Maansingh Ghogar shares his thoughts on leadership, growth, and being a team player.
By Shruti Kothari
As the CEO of startup Carro’s Thailand branch, Maansingh Ghogar brings fresh energy into the used cars industry. He is disrupting this typically traditional fi eld through the app, which was conceptualised in Singapore some years ago and then brought here in 2017. It serves as a supply marketplace for used car dealerships, and focuses on sourcing good quality products at the right prices, then providing an auction platform to maximise efficiency, options and profit for both buyers and sellers.
Where did you grow up?
I was born and bred in Thailand. I attended NIST from the time I was in kindergarten up until high school, and for that reason NIST was an integral part of my childhood. But outside of school, there were a handful of moments that still stand out to me, and one of those is a story about my Dad. When I turned 6, he entered me into a football league called the North Bangkok Soccer League (NBSL). It was an hour’s commute every Saturday morning, and an hour back, and between that an hour of running around under the Bangkok sun. I absolutely hated it. But, what I soon came to notice was that every single week, my dad was the first in the car, ready to drive me to my games, and cheer from the sidelines for every single one, regardless of whether it was raining, or scorching hot. He never missed a game up until I graduated into the senior leagues at 17. His commitment to me and the sport during what should have been his weekends taught me a lot about persistence and competition while growing up.
Did you enjoy school?
Looking back it was one of the best times. I played sports like football, basketball and volleyball and that made me competitive. While I didn’t stay up all night studying, that attitude made sure I did decently well.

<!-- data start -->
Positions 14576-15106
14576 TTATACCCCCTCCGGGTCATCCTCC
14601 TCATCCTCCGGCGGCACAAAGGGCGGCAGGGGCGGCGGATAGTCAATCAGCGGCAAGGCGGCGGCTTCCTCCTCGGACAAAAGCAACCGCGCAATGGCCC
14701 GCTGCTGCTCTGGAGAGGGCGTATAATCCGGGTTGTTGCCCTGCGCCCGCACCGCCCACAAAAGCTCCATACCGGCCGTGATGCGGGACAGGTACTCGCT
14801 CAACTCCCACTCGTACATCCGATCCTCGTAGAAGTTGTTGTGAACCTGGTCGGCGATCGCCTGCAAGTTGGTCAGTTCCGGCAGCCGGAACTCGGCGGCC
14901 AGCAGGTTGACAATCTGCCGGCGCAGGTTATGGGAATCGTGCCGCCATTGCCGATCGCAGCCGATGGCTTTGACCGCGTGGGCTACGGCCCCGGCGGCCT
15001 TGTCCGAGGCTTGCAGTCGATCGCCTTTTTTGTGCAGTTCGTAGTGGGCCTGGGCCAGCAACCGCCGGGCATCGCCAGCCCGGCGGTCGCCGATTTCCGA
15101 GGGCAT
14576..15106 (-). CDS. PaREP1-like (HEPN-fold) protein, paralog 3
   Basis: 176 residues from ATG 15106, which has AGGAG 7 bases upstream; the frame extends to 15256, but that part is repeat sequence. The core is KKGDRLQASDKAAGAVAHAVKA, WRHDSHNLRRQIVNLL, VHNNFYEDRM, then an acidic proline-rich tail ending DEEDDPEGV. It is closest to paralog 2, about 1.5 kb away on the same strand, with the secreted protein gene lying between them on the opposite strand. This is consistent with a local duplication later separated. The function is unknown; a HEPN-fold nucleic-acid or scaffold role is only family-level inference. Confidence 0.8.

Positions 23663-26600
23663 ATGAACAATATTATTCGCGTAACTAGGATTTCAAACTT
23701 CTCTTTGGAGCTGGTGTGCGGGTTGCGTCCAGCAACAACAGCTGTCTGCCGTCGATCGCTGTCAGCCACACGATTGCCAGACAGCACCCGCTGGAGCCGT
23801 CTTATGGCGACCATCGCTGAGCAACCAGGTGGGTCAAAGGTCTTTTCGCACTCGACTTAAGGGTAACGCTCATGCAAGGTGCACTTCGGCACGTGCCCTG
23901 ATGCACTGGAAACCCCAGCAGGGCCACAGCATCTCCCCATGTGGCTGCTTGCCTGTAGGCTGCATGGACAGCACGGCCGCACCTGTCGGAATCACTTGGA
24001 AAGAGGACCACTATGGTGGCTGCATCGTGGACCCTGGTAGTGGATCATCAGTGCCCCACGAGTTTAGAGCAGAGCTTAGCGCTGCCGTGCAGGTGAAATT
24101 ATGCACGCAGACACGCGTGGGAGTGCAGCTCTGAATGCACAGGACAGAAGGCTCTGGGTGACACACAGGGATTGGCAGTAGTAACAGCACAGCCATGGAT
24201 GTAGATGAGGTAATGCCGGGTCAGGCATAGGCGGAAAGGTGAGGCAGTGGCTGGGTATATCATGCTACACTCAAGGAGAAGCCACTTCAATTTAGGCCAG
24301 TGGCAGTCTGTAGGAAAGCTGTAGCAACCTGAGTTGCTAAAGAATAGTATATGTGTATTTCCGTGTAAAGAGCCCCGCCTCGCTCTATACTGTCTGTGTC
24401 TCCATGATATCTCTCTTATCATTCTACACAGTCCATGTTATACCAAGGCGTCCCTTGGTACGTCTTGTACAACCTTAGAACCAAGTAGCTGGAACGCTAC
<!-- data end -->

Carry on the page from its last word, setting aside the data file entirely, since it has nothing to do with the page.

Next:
During my final year, I was part of a microdevelopment bank, which was a game changer for me. We provided loans to lower income individuals in the school community, like guards and mechanics. These people often had side businesses in their hometowns, and needed money to invest in things like farm machinery, so we provided working capital loans. It was amazing to understand their struggles and to be able to empower them sustainably. That’s what piqued my interest in the overlap between finance and technology, and how they could forge a platform for economic and social change with a real focus on financial inclusion.
What did you end up studying at university?
I went to Northeastern University because they had a programme that allowed you to rotate every six months between classroom learning and practical work experience. I majored in Information Science and Finance, and after the first year got an internship on a trading floor in Boston. It was surreal. Only 19 years old, I had been trained to act civilised, but here I saw phones ringing every 30 seconds, and people yelling at the top of their voices, often over each other. Swearing was almost encouraged!
Why did you end up switching fields?